Wednesday, September 2, 2009

3 Tips to Help Visitors Feel Welcome

At my church, we will be having an open house service in a couple weeks in which we have specifically invited everyone our church has touched this year. We expect several guest families to come and potentially many more than that. With the open house in mind, I thought I’d offer a few tips I’m sharing with my congregation to make our guests feel welcome. Really, these ideas are useful on any Sunday and so I’m presenting them here on the blog:

1. Arrive on time or early. While this is especially true for greeters, nursery workers, and Sunday school teachers, it’s a good habit for all of us. Visitors are most often on time. Coming to church as a visitor is awkward already. It becomes even more awkward to walk into an empty church or be directed to an empty classroom. More than one visitor has done a “drive-by” at a church and never came in the door because there were too few cars in the parking lot. Arriving on time communicates that you value what is taking place and that others should value it too.

2. Everyone is a greeter. Yes, most churches assign greeters each week to hand out bulletins, welcome packets, and give general directions. Still, after an initial greeting, many visitors feel awkwardly alone and out of place. All church members should see themselves as greeters too and be aware of those visitors among them. So introduce yourself, show guests where to go, ask if they got a welcome packet, invite them to attend class with you or sit with your family, introduce them to other church members, include them in your conversations. Don’t just say “hello.” Go the extra mile to make guests feel like they could be a part of your church.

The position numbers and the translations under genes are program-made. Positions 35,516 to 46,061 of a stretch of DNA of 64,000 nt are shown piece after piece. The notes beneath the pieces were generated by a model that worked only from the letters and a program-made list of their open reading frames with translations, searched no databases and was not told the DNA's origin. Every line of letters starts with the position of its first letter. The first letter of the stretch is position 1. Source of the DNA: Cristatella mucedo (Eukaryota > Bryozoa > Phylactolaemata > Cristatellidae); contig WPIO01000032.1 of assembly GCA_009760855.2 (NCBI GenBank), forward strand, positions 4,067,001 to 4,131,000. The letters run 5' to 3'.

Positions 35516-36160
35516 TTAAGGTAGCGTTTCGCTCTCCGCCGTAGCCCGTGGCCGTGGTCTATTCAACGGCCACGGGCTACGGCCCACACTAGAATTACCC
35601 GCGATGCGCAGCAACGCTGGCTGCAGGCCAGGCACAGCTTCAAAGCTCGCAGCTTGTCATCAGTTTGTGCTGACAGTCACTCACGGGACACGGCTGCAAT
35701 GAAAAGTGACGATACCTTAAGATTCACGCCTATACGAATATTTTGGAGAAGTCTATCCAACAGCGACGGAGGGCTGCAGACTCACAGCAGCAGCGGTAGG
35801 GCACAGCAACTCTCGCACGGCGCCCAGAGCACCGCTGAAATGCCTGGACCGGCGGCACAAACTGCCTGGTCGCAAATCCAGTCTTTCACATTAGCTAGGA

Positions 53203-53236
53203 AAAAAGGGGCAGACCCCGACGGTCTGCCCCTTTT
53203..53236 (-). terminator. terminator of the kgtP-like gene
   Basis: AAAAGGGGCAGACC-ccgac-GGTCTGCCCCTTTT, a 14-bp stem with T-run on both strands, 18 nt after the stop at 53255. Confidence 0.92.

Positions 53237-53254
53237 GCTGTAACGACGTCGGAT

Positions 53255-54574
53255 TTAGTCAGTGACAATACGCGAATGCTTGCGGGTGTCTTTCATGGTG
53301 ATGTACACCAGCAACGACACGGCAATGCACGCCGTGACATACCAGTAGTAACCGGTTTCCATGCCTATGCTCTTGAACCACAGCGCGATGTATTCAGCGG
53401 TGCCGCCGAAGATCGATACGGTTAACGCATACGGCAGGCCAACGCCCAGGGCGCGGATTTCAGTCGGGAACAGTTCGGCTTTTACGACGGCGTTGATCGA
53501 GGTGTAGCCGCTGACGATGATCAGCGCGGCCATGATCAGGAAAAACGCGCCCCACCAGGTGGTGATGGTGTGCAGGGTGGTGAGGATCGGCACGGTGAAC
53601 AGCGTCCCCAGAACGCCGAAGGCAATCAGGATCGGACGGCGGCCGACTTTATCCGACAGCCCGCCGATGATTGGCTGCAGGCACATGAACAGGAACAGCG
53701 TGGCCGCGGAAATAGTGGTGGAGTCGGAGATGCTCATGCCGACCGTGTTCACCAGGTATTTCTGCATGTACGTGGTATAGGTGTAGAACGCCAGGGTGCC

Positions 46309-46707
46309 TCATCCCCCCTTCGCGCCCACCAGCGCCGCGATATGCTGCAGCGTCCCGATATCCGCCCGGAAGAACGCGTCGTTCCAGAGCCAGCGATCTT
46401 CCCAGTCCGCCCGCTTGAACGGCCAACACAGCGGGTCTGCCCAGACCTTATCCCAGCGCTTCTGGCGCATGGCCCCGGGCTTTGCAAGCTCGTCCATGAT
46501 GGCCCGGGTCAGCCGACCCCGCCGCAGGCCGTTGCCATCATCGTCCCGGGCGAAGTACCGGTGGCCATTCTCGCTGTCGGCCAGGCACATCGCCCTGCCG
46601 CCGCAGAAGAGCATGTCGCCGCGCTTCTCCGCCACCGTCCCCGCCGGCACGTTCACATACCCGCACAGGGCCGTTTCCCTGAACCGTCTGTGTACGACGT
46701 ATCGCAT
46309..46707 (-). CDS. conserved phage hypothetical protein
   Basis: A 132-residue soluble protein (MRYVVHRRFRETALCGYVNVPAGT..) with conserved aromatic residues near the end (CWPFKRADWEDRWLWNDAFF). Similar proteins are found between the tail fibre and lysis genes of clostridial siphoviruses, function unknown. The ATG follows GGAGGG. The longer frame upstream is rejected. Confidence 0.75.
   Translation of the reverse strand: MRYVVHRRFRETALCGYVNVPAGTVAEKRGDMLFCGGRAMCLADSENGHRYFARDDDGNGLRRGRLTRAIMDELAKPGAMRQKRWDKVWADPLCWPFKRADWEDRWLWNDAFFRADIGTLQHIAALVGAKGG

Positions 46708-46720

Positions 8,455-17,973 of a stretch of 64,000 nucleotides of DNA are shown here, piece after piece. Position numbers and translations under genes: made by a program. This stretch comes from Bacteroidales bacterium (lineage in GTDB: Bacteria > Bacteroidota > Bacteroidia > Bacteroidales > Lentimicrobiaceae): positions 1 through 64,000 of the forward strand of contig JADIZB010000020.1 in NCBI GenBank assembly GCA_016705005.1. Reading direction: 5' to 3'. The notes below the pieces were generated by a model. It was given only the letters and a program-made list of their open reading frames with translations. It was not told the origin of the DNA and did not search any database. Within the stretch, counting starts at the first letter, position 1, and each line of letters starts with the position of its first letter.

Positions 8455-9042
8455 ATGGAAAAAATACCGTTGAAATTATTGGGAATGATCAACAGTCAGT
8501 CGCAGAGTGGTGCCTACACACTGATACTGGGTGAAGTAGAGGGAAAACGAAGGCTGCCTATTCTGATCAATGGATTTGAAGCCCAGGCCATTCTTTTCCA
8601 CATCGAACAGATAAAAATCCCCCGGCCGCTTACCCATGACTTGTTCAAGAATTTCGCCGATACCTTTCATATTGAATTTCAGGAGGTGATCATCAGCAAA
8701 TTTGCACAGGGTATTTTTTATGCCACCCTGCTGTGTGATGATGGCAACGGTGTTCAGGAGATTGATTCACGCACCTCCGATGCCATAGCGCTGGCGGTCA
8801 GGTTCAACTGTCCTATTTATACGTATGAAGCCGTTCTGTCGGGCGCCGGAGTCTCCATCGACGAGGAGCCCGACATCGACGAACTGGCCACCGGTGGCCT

3. Observe the “three minute rule.”[1] Most visitors leave within three minutes of the close of the service while church members linger for ten to fifteen minutes. Make a special effort to use the first three minutes after the service to engage a visitor. Let them know how glad you are that they came. Try to get to know them a little better. If you have after church lunch plans with other church members, or are having a small group or other gathering that week, invite them to come along.

These are just a few ideas to help you be more effective in making your guests feel welcome. Help visitors see a real opportunity to be one of you and not an outsider. I’m glad to be part of a church with outstanding fellowship. We’re working hard to make it an open and expanding fellowship!



[1]I got the idea for the “3-minute rule” from Ed Stetzer.

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